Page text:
Longerich has done his best to combat ignorance - his history of the Holocaust is due out in English translation early next year, and a biography of SS chief Heinrich Himmler will be published in Germany later in 2007. The Holocaust book is typical of his publications. "While it is a general history, I still work like a PhD student. I go back to the files and to the original documents for everything. If you want to get at the real history, you have to do this."
Research for Davon Haben wir Nichts Gewusst! took him back to the ministry and party documents on which he based his doctoral research, supplemented by more recent discoveries such as transcripts from Joseph Goebbels' daily meetings at the Propaganda Ministry and an intense study of the Nazi media. Important elements in this were reports on public opinion from local leaders to Berlin, although Longerich warns that they must be treated warily. "There was pressure on the writers not to report too negatively," he says. Negative reports - Goebbels was furious to hear of Berlin metro travellers responding to the law requiring the remaining Jews to wear yellow stars from 1941 by giving up their seats to elderly Jews - are thus more credible. It is also hard to define anything as truly "public opinion" in Nazi Germany. "Everything was controlled by the state. Society was divided and people isolated, without safe channels of communication."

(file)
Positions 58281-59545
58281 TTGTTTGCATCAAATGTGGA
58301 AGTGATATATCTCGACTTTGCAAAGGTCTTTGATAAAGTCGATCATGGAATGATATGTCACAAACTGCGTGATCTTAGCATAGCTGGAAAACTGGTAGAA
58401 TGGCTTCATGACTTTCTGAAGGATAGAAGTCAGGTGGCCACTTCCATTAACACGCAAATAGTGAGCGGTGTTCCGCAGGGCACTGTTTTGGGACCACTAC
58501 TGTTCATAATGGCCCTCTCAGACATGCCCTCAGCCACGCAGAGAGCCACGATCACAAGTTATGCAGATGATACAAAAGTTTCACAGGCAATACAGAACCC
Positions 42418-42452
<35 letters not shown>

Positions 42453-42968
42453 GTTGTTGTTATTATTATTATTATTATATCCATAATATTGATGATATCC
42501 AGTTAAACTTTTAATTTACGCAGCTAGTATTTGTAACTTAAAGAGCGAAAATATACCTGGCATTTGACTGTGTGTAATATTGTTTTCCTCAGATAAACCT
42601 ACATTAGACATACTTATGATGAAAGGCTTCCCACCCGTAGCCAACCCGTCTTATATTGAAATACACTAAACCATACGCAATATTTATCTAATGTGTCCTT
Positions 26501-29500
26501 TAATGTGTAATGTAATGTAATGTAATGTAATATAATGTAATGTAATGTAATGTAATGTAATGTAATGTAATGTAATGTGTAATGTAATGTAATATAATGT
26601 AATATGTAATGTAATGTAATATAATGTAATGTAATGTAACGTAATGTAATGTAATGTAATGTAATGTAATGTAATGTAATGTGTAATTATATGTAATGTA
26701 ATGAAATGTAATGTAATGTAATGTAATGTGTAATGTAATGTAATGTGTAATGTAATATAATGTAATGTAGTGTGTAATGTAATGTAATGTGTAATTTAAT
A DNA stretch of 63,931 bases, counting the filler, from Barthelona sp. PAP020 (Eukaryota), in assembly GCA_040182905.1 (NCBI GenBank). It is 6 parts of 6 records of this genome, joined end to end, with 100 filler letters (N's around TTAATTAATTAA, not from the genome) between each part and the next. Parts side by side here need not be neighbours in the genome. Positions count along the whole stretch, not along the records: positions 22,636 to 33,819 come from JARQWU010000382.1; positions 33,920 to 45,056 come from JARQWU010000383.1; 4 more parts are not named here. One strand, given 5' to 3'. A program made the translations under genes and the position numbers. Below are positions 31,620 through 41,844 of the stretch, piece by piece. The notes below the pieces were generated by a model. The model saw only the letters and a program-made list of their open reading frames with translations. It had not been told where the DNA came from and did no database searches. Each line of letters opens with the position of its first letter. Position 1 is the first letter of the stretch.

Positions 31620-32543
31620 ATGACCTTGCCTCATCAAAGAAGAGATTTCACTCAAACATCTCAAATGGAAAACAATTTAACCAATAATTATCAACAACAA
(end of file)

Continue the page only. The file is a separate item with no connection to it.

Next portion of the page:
Longerich differs from historian Daniel Goldhagen, who has argued that the fate of the Jews was rooted in German culture and society and has written one of the few critical reviews of Davon Haben wir Nichts Gewusst! . "I think that what Goldhagen did was important and that he asked a lot of the right questions. I am not so convinced by the answers."
Longerich chronicles shifts in propaganda and press coverage during the Holocaust, with examples such as the party paper Völkischer Beobachter speaking in 1941 of Jews "having dug their own graves" and another party paper in 1943 talking of complaints "that we are exterminating the Jews in Europe". He says the Holocaust eventually became an open secret, not talked about but strongly present in popular consciousness.
It was reasonably clear to those who chose to think hard, such as the Jewish diarist Victor Klemperer, what was going on. Longerich argues that most people chose not to ask, fearing what they might find and that they, if the war was lost, might be held complicit - a theme in Nazi propaganda urging ever greater sacrifice as the war went on.
The phrase davon haben wir nichts gewusst was, he argues, rooted in this period: "It should not be confused with a real disregard for the persecution of the Jews. Rather it was a strategy employed by people to distance themselves from any responsibility."
Hardly heroic, but in the face of such inconceivably savage events in a society completely controlled by the perpetrators, would the mass of any other nation have behaved very differently?
Peter Longerich is author of the forthcoming book Holocaust , to be published by OUP in March 2007.